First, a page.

NEW YORK, June 30 (Reuters) - Brazil's real slumped 1% on Thursday, leading declines across Latin American peers as risk appetite took a hit at the end of a turbulent first half, while Colombia's peso slipped ahead of what could be the highest single interest rate hike in 24 years.
Worries about the fallout from an ongoing conflict between Russia and Ukraine, and surging inflation causing aggressive central bank moves, have kept investors jittery so far this year. With a recession across major markets becoming more probable as central banks stay hawkish, risk assets may be in for more pain.
MSCI’s index of emerging market stocks .MSCIEF is down about 18% since the beginning of the year, its worst first half since at least 2008. Its currencies counterpart’s 4% slide is its worst since the first six months of a pandemic ravaged 2020 .MIEM00000CUS.
In Latam, Brazilian presidential elections in October are seen as a significant source of volatility, especially as current far-right President Jair Bolsonaro trails in polls.
The Brazilian government’s spending cap was raised to accommodate stimulus during the COVID-19 pandemic, but worries remain as Bolsonaro tries to win back support. Brazil’s Senate is set to vote on Bolsonaro’s pre-election spending package on Thursday.
Meanwhile, Brazil’s central bank expects 12-month inflation to decelerate to 11.31% in August from 11.73% in May, in line with its expectation that inflation will have peaked.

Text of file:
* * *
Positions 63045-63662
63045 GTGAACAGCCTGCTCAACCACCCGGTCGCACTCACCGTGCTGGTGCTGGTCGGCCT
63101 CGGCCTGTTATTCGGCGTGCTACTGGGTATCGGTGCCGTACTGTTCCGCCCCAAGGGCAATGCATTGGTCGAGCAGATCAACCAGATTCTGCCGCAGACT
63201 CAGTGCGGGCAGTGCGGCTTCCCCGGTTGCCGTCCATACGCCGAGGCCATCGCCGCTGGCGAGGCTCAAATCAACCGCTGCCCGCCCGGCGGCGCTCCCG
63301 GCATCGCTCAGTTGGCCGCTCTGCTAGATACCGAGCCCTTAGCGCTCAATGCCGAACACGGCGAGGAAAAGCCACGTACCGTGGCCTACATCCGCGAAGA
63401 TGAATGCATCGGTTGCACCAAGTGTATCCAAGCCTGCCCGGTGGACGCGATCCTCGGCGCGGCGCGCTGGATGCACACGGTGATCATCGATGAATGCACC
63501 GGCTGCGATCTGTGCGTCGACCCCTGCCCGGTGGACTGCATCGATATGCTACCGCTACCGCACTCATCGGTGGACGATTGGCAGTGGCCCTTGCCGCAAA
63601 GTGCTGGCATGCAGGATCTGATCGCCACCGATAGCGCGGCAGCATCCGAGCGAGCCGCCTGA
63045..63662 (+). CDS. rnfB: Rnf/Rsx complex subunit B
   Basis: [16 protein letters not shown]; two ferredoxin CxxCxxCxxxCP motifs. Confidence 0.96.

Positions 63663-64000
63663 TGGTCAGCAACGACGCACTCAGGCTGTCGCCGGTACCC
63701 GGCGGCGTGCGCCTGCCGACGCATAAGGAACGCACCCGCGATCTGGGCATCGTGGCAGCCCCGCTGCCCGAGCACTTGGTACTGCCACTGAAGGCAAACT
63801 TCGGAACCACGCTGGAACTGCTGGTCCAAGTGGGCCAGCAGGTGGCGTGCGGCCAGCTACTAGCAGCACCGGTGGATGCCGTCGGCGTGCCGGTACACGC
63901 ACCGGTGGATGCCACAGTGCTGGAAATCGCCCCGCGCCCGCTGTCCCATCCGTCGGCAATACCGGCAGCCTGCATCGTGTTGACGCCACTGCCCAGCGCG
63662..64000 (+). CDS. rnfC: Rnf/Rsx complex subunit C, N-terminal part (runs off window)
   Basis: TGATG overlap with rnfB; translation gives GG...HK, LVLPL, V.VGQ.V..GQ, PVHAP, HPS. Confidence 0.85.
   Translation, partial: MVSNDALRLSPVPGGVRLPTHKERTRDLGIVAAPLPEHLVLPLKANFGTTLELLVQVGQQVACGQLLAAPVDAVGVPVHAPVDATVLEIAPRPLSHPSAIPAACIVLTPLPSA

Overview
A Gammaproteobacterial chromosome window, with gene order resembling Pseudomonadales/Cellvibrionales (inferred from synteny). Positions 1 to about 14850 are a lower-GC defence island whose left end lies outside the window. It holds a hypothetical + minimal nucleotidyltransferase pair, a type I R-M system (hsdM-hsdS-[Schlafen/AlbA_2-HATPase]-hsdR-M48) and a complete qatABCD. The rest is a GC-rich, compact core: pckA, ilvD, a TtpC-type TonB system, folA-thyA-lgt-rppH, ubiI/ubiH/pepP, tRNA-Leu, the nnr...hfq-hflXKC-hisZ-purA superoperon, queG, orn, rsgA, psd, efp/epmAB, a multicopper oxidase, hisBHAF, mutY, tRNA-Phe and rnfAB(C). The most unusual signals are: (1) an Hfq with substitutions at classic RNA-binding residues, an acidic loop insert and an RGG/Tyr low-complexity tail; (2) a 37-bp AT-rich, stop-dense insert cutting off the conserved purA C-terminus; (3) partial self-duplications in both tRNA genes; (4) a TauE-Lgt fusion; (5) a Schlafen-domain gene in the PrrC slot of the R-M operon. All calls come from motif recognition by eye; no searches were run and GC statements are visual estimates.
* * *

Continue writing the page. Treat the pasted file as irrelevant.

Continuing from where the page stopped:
“At the moment, the narrative is the Brazilians themselves don’t see a lot of inflationary pressures… then the dollar is not necessarily guaranteed to have a long term positivity against the real,” said Juan Perez, senior currency trader at Monex USA.
The real BRBY was on course for a near 10% quarterly slide, compared with a 1.4% slide in the Mexican peso MXN=.
Crude producer Colombia’s peso COP= lost 0.6% on Thursday ahead of a central bank decision later in the day. The bank is seen hiking by 150 basis points to 7.50%.
Colombia’s leftist President-elect Gustavo Petro picked Jose Antonio Ocampo to be finance minister in his government. Ocampo has a PhD in Economics from Yale and has previously served in the same position.
“It may be a positive thing for the for the country that Petro is choosing a very mixed cabinet. So that in long term will help the Colombian peso,” said Monex’s Perez.
The recent fall in commodity prices as well as protests in Chile and Peru hurting copper production saw currencies of the world’s top exporters of the red metal have taken a hit.
The Chilean peso CLP= is on course for its worst quarter since the second quarter of 2008, down 16%. MET/L